Banks are selling mortgages on homes in coastal areas around the U.S. that are vulnerable to natural disasters to Fannie Mae and Freddie Mac, a study finds.
That could leave taxpayers footing the bill because the two government-sponsored enterprises buy the mortgages without adequately accounting for the heightened property risks.
“Climate change could lead to a ‘Big Short’ kind of crisis,” one of the study’s authors said.
The growing threat from natural disasters like hurricanes and floods could leave U.S. taxpayers footing the bill for damage to properties battered by rising seas. The reason: Mortgage lenders — mostly Wall Street banks — are selling loans for homes in vulnerable coastal areas to Fannie Mae and Freddie Mac, according to a working paper released Monday by the National Bureau of Economic Research.
The two government-sponsored enterprises guarantee those loans against default with taxpayer dollars. That’s creating a “market for lemons” in mortgages and even poses a “a potential threat to the stability of financial institutions,” the authors write. The fallout from climate-change induced disasters could be on par with that of the 2008 financial crisis, they warn.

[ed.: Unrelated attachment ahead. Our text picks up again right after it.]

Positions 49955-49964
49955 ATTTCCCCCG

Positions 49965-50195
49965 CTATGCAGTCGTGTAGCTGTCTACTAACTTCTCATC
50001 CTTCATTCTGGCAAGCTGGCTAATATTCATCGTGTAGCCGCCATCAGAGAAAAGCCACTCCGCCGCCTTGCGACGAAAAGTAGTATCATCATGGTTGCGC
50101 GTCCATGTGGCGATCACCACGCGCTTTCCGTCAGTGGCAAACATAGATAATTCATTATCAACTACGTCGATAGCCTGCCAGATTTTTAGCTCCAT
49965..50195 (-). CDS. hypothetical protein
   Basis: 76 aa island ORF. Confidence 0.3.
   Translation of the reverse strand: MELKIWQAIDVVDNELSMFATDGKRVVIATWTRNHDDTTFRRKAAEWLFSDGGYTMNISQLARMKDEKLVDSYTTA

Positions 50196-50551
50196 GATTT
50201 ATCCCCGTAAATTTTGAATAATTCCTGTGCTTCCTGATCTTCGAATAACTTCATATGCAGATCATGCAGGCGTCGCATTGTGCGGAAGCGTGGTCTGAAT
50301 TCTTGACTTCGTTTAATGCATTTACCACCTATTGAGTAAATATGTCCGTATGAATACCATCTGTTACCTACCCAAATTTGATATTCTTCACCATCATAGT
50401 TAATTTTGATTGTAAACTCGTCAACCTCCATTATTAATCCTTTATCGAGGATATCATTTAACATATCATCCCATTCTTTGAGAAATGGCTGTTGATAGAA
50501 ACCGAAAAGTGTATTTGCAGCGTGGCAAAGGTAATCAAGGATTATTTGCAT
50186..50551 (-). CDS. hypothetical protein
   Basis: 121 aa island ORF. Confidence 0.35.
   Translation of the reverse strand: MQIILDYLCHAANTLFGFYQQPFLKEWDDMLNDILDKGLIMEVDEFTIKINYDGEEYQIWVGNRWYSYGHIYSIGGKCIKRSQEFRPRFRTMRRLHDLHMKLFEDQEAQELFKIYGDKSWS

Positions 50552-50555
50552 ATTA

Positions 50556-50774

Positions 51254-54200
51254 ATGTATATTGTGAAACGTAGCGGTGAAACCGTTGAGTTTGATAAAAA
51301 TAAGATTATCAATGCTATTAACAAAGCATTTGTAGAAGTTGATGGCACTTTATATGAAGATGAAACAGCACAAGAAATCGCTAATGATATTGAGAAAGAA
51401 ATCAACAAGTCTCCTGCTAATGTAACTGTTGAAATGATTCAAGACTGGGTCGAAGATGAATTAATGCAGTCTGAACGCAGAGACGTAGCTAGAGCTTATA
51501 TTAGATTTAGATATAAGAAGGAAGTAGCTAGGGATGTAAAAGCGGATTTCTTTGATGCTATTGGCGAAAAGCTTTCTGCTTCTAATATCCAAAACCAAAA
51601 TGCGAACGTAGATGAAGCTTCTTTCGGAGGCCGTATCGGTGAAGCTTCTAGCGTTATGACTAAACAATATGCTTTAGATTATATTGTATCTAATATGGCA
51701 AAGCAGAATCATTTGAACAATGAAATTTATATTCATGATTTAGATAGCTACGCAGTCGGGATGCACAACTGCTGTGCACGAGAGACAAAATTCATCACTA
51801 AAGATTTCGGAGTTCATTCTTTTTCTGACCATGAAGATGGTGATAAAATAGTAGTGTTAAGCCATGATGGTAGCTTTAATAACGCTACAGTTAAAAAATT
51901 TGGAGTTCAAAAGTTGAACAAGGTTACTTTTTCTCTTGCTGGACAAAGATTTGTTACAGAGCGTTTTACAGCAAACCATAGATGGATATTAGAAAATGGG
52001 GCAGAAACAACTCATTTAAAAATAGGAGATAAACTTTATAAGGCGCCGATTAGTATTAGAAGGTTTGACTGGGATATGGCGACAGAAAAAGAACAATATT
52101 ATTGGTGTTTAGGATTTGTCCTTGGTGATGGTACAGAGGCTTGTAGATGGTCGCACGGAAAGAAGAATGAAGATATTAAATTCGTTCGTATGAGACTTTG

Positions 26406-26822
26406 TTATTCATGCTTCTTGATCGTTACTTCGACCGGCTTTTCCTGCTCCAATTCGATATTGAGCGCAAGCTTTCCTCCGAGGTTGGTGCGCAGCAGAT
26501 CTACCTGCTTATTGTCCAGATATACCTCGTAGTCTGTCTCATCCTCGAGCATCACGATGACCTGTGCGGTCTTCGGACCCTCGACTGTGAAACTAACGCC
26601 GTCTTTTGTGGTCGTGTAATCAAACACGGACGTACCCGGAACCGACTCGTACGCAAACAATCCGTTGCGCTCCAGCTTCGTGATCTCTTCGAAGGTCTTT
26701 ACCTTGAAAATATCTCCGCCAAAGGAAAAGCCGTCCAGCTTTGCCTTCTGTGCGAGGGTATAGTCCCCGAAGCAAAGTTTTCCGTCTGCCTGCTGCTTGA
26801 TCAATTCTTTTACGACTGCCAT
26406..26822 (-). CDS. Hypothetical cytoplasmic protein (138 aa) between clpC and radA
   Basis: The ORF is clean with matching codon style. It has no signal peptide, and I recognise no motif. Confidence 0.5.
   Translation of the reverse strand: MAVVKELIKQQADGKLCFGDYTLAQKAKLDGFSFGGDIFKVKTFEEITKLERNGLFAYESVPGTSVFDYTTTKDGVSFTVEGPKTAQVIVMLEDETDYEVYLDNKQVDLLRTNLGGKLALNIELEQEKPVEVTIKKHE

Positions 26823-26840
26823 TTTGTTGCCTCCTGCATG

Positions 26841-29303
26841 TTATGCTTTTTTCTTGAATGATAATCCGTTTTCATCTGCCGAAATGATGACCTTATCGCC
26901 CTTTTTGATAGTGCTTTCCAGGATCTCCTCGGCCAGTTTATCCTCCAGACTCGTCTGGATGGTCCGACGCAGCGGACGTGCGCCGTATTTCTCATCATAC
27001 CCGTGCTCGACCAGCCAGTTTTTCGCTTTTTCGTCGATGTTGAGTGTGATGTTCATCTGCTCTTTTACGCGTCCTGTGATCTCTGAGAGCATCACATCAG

“We’re realizing that … climate change could lead to a ‘Big Short’ kind of crisis,” Amine Ouazad, associate professor of economics at HEC Montreal and an author of the study, told CBS MoneyWatch, referring to a 2010 book by Michael Lewis and 2015 film about the housing bubble.
Ouazad and Matthew Kahn, a professor of economics at Johns Hopkins University, looked at natural disasters between 2002 and 2014 that each caused at least $1 billion worth of damage. Such events increase the chance that homeowners will default on their mortgage or, if they have flood insurance, pay off the mortgage early. The analysis included property data on 18 states along the Gulf Coast, ranging from Texas up the Atlantic seaboard.